By Jason DeRusha

MINNEAPOLIS (WCCO) — Oral contraceptives are some of the most commonly taken prescription drugs in America — at least 10 million American women take them.

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But still, half of the country’s pregnancies are unplanned.

Some doctors wonder if seeing a doctor is the problem, and the American College of Obstetricians and Gynecologists is now suggesting that birth control pills be available over the counter, without a prescription.

But what does it take for a drug to go from prescription to over-the-counter?

“It has to be safe enough over a wide range, and it has to work,” said Don Uden, Pharm.D., a professor at University of Minnesota’s College of Pharmacy. Uden served on the FDA advisory committee that looks at whether prescription drugs should go over-the-counter from 2000-2004.

“We approved Prilosec, the purple pill, and Xantac,” Uden said.

The first step is for a birth control manufacturer to ask to go over-the-counter. There’s an application process, requiring evidence of the drug’s safety record.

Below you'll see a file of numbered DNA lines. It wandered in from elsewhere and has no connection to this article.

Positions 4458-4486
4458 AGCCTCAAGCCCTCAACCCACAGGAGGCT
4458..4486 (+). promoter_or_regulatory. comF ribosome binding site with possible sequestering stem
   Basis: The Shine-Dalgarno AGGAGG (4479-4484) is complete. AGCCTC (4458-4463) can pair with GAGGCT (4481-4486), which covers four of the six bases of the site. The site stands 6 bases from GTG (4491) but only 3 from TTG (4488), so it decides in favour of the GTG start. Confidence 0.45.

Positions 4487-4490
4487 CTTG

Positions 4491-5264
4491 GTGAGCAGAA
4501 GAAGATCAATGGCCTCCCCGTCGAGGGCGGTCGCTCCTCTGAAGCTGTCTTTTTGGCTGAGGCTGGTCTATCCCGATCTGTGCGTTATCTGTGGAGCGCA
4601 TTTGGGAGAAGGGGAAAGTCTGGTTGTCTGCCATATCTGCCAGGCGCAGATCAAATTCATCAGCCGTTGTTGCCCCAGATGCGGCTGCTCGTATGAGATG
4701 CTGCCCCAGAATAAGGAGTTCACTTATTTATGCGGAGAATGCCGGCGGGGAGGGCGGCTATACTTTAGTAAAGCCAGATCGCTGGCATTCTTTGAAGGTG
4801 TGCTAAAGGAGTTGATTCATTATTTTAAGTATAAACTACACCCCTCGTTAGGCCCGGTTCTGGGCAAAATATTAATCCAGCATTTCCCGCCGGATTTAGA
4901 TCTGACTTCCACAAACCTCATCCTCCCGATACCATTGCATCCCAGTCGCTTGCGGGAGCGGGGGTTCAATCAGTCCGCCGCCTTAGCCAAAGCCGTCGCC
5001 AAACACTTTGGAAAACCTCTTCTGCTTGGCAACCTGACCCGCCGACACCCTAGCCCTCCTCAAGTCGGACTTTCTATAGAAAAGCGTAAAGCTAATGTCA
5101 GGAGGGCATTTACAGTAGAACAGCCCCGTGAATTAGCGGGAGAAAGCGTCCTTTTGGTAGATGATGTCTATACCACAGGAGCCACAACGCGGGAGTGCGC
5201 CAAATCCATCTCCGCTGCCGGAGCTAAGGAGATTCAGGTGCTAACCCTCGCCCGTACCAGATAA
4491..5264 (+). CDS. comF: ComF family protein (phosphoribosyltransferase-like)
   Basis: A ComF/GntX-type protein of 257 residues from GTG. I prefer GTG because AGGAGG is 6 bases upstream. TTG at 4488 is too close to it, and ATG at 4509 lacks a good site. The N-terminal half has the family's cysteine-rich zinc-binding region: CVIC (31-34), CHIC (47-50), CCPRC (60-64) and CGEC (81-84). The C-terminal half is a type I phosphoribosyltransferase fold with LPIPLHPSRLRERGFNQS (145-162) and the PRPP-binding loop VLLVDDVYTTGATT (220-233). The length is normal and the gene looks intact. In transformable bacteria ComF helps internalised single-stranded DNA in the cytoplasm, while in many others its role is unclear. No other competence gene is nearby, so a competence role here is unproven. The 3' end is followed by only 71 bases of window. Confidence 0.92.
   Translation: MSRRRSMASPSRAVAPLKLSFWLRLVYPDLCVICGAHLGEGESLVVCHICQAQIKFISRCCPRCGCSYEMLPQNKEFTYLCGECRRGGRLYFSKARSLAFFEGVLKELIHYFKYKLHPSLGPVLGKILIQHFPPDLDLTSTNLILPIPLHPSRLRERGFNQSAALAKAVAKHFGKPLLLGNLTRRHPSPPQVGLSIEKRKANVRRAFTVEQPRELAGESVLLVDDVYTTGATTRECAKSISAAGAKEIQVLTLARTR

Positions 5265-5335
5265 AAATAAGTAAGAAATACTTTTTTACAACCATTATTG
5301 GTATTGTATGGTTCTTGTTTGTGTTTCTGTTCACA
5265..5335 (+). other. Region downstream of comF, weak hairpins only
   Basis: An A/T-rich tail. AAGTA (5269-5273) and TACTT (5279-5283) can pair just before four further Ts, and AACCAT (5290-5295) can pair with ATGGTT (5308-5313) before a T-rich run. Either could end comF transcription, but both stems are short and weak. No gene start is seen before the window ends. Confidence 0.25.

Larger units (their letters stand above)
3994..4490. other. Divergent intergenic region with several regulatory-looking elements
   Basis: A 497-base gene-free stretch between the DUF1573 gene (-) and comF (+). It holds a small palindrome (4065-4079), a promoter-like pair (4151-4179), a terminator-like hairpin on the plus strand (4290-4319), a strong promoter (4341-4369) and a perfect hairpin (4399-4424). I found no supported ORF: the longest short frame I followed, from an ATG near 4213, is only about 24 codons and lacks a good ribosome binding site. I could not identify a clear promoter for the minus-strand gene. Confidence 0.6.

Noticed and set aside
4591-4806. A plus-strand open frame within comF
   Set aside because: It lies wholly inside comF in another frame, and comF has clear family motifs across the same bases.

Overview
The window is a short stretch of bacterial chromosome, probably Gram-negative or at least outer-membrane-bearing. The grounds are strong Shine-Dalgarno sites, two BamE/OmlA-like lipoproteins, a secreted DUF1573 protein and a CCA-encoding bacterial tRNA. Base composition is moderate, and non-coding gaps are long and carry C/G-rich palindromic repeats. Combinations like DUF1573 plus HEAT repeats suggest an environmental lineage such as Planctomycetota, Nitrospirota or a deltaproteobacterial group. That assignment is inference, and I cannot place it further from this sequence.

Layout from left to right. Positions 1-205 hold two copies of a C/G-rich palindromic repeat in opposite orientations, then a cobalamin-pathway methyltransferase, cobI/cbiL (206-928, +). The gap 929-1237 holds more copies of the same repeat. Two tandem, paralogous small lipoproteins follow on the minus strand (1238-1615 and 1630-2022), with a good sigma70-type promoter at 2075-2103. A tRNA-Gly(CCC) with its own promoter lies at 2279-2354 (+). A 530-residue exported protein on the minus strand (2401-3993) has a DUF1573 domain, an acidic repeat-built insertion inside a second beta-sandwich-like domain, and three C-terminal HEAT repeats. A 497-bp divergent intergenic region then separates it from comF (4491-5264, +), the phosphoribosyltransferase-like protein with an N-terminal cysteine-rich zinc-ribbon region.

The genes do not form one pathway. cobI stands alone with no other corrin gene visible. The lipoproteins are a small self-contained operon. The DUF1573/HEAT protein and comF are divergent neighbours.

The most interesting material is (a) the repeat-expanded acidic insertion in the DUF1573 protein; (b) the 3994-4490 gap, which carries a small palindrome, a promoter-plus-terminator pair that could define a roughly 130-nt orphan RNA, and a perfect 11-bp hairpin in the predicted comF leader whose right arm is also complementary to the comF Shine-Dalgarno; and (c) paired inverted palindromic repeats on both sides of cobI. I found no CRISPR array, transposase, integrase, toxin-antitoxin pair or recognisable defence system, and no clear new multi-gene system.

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“The new birth control pills are much safer; I don’t think that’s going to be the issue,” said Uden, noting that regulators may look at the potential side effects of birth control pills in relation to the side effects associated with unwanted pregnancy.

Birth control pills can cause blood clots or potentially deadly thromboembolisms, but other over-the-counter pills also can have damaging side effects.

The FDA committee won’t approve drugs that could be abused. They run studies of a drug’s label – to see if people understand the instructions.

The final question is whether consumers can self-diagnose their concern, which is not really an issue with birth control medication.

Uden said the trend in pharmaceuticals is definitely toward more over-the-counter drugs, giving more control to consumers.

“I think it’s good,” Uden said. “If they can self-diagnose themselves, they can immediately have access to the product.”

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There is a question of cost, however. The new health care bill makes insurance companies pay for the total cost of prescription birth control; but insurance doesn’t cover over-the-counter drugs, and wouldn’t cover an over-the-counter birth control pill.

Jason DeRusha